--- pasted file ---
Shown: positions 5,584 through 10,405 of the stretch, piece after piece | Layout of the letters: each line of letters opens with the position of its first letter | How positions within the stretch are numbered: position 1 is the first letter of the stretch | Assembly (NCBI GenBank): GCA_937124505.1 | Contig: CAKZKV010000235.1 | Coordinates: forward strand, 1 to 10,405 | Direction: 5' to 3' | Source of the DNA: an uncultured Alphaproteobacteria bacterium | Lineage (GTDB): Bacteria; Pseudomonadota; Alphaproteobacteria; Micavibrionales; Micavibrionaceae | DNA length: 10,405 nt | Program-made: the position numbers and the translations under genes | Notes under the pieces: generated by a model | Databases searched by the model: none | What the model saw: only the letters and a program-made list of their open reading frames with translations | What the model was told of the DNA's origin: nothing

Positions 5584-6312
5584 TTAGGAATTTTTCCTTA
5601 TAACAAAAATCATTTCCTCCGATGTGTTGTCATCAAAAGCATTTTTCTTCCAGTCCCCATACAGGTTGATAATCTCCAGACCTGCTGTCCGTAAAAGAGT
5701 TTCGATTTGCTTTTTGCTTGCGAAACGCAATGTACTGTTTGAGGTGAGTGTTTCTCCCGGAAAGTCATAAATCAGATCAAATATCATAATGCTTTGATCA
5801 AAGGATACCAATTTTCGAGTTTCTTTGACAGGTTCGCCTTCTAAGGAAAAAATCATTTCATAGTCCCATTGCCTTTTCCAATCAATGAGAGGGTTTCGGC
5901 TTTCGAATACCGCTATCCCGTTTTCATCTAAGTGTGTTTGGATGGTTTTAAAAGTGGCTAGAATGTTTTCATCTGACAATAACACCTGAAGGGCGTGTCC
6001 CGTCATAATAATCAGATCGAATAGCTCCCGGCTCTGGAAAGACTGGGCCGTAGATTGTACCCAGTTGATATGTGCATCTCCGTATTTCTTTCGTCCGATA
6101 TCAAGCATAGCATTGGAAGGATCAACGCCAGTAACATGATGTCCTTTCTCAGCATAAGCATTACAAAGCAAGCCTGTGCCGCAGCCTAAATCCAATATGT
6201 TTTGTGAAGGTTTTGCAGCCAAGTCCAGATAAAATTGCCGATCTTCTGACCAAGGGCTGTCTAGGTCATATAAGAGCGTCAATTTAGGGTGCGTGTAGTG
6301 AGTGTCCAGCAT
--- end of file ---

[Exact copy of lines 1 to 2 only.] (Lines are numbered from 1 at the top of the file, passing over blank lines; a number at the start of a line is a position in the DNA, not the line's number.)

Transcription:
Shown: positions 5,584 through 10,405 of the stretch, piece after piece | Layout of the letters: each line of letters opens with the position of its first letter | How positions within the stretch are numbered: position 1 is the first letter of the stretch | Assembly (NCBI GenBank): GCA_937124505.1 | Contig: CAKZKV010000235.1 | Coordinates: forward strand, 1 to 10,405 | Direction: 5' to 3' | Source of the DNA: an uncultured Alphaproteobacteria bacterium | Lineage (GTDB): Bacteria; Pseudomonadota; Alphaproteobacteria; Micavibrionales; Micavibrionaceae | DNA length: 10,405 nt | Program-made: the position numbers and the translations under genes | Notes under the pieces: generated by a model | Databases searched by the model: none | What the model saw: only the letters and a program-made list of their open reading frames with translations | What the model was told of the DNA's origin: nothing

Positions 5584-6312